GREENFIELD — When it comes to picking the winner of Super Bowl XVLIII on Sunday, Cornelius Wortham is stuck – all 6-foot-1-inch, 240-former-NFL-linebacking pounds of him.
“I love what the Manning family stands for,” Wortham said, sitting behind his desk and occupying a sizeable majority of the small office space at Bethesda Lutheran Communities’ Greenfield office. “After all (Denver Broncos quarterback Peyton Manning) has been through, he went right back to work to do what he’s always done. I admire his character.”
However, what little bit of Wortham’s blood that doesn’t flow Alabama Crimson runs Seattle blue and green. The Seahawks, after all, are family.
Wortham, 32, now a program manager for Bethesda, serving those with intellectual and developmental disabilities in Hancock County, is one of the relatively few men who’ve witnessed a Super Bowl kickoff at field level, running like a wild, adrenaline-charged bull toward a smaller man with the audacity to catch the ball and the foolishness to believe he could survive running it back against men Wortham’s size.
“I still remember that moment,” Wortham said of the Super Bowl XL kickoff when he lined up with the Seahawks’ kickoff team in 2006.
The moment Seattle kicker Josh Brown’s foot struck the ball, Detroit’s Ford Field erupted beneath a dome of noise and camera flashes.
“All those lights and flashes reflected off the guys’ helmets. It was amazing,” Wortham said, thinking back. “For so many years. I’ve watched that moment.”
And though Seattle had to swallow a 21-10 loss to the Pittsburgh Steelers, playing in arguably the biggest game in the world was a big dream for a big kid from a small town in north-central Mississippi, a few miles west of where the bottom drops out of the land to the Mississippi Delta.
“I come from Calhoun City, Miss., where there are 2,500 people and one stoplight,” Wortham said. “The only thing I wanted to do was play the game.”
Playing for a historically strong high school football program in the region, Wortham went on to play at the University of Alabama, where he racked up 264 tackles as a linebacker and enough other notable statistics in 47 games with the Crimson Tide to get him picked by the Seahawks in the seventh round of the 2005 draft.
Later that same year, he found himself playing before a worldwide audience of millions in the biggest game of his life.
“It’s different from any other game,” he said. “I had many big games at Alabama; it’s a vibe. Everybody wants to do their best because the whole world is watching.”
A year later, Wortham signed with New Orleans. A year after that, he played in Hamburg, Germany, and the following year he was injured and done.
The NFL is like that. For every player like Matt Hasselbeck, the quarterback of that Seahawks team who is still kicking around the NFL – he was Andrew Luck’s backup with the Colts this past season – there are many more like Wortham. In fact, of the 46 players on the Seahawks’ 2006 Super Bowl roster, only five are still playing, according to a story this week in the Everett (Wash.) Herald.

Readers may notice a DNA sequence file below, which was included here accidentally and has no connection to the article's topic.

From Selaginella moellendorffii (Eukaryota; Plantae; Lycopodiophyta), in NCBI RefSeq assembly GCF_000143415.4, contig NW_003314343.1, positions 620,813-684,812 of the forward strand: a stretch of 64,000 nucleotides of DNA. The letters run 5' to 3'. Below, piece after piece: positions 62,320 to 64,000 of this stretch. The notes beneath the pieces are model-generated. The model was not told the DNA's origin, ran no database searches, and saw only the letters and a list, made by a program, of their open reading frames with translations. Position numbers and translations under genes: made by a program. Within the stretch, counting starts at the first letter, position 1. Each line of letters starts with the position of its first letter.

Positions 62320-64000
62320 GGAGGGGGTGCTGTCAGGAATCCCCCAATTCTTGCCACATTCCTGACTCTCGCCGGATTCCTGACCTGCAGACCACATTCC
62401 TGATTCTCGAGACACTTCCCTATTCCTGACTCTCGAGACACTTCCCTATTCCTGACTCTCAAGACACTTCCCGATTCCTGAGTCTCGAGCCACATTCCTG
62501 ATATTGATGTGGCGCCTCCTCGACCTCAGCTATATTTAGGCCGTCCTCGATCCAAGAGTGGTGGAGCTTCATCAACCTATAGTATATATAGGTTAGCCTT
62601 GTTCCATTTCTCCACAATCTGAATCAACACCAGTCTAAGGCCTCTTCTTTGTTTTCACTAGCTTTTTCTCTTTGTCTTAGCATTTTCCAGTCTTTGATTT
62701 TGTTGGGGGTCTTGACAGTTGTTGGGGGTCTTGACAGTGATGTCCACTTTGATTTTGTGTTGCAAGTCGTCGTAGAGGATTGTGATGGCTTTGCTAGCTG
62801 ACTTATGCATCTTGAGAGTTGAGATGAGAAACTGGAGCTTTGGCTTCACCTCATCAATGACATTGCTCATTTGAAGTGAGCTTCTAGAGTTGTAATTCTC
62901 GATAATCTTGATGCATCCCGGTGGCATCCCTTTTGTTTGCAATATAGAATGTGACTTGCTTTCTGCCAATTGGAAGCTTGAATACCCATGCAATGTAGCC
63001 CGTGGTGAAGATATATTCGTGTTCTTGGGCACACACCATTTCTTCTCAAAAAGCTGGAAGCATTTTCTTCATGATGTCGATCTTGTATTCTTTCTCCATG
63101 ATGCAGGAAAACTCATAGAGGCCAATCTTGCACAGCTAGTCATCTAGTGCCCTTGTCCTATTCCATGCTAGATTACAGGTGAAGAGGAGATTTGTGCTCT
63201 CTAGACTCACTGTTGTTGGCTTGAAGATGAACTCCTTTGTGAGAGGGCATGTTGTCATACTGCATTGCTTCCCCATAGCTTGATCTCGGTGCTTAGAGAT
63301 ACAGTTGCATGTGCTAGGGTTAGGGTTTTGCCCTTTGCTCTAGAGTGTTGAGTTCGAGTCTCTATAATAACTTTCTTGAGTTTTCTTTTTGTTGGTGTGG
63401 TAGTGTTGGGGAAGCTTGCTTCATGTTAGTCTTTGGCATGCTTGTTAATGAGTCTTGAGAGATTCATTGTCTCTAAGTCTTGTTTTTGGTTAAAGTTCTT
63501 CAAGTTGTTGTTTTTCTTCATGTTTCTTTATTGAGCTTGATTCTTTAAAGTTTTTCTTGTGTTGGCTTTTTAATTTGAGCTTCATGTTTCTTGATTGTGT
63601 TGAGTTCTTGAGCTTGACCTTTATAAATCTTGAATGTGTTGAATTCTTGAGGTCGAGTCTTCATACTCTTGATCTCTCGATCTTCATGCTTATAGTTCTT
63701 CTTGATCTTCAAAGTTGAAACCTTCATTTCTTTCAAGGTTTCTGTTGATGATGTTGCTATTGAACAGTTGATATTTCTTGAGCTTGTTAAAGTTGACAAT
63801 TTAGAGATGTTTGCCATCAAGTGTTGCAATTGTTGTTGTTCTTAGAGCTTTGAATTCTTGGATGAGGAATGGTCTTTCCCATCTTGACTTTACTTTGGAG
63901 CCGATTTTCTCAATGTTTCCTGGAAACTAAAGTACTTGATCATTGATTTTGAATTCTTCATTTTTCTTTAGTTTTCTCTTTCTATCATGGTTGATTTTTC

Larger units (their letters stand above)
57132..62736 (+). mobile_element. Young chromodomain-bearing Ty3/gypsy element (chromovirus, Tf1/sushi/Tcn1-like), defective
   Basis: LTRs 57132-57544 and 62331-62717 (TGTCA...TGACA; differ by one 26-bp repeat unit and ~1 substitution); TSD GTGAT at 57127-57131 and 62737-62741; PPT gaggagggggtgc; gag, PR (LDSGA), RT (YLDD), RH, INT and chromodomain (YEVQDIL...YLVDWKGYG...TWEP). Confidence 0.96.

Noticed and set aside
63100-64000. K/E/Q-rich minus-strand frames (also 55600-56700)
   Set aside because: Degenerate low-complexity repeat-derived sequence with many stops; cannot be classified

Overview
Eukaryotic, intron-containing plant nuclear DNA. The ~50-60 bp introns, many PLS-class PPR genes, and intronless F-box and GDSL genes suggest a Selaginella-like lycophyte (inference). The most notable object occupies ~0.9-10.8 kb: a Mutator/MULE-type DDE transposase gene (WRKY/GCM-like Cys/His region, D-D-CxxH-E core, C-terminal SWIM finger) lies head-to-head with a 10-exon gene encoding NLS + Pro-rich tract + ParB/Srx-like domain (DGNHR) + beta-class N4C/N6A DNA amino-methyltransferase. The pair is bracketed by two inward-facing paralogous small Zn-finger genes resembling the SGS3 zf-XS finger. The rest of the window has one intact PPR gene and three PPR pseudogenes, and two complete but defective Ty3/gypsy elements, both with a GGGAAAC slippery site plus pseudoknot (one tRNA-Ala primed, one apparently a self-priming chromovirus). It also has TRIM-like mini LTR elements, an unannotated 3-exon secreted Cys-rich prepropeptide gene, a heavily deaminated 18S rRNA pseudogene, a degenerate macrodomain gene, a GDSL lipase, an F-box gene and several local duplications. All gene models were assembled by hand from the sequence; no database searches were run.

“I felt like I failed,” Wortham said of the end of his playing days. “I wasn’t playing football, and football is what I knew.”
It was a tough transition from the trappings of big-time football and the spotlight to being just another guy, but Wortham said he had some help.
“The biggest pill you have to swallow is going home. But God, faith, my parents and family and my community got me through. It took a while to realize that I was a success.”
Wortham’s mother and father, who also grew up in Calhoun City and went on to get their master’s degrees, stressed education to their children, so it’s little wonder that Cornelius earned a master’s in human environmental science and a master’s in psychology with a specialty in sports psychology.
(He considered coming out for the NFL draft after his junior year at Alabama, but his mother, it seems, had a few things to say about that.)
He met a nice Indianapolis girl while speaking at a youth convention downtown, married her and is now a satisfied Hoosier with a profession, a family and a good church, where he can be found playing steel guitar in the praise and worship band on Sundays.
He helps and guides his clients, most of whom deal with challenges far removed from those most people confront. But for Wortham, it is simply a study in relativity.
“We deal with all facets of everyday life,” he said. “It’s like playing the game; I just try to put people in the right place at the right time so they can win.”
Bethesda spokesman Ross Boettcher says Wortham brings to the organization a perspective that is simultaneously worldly and simple. It allows him to identify with and enable the people he helps.
“He’s an electric, personable guy,” Boettcher said. “Cornelius is a deeply passionate person, and he takes that to whatever he’s doing. He’s a great individual to have on team Bethesda.”
Wortham seems a contented man sitting in his office, doing significant work in a place far removed from the glass bubble his NFL, Super Bowl-contending successors now inhabit in the run-up to kickoff Sunday in East Rutherford, N.J.
He’s been there, done that and has the jersey and the ring to prove it. And in the end, there’s something bigger, more important at work anyway.
“Life is not of our own design,” he said. “God has placed me here for a reason, and that reason is unfolding every day. When I pass, he’ll finally tell me my assignment is over.”
Wortham might be stuck this Sunday at kickoff, but in the end, when the game’s on the line and the true colors need to come out, he knows which way the tide will roll.
“I’m going to be Seahawk all the way,” he said. “Because they took a chance and believed in a small-town kid.”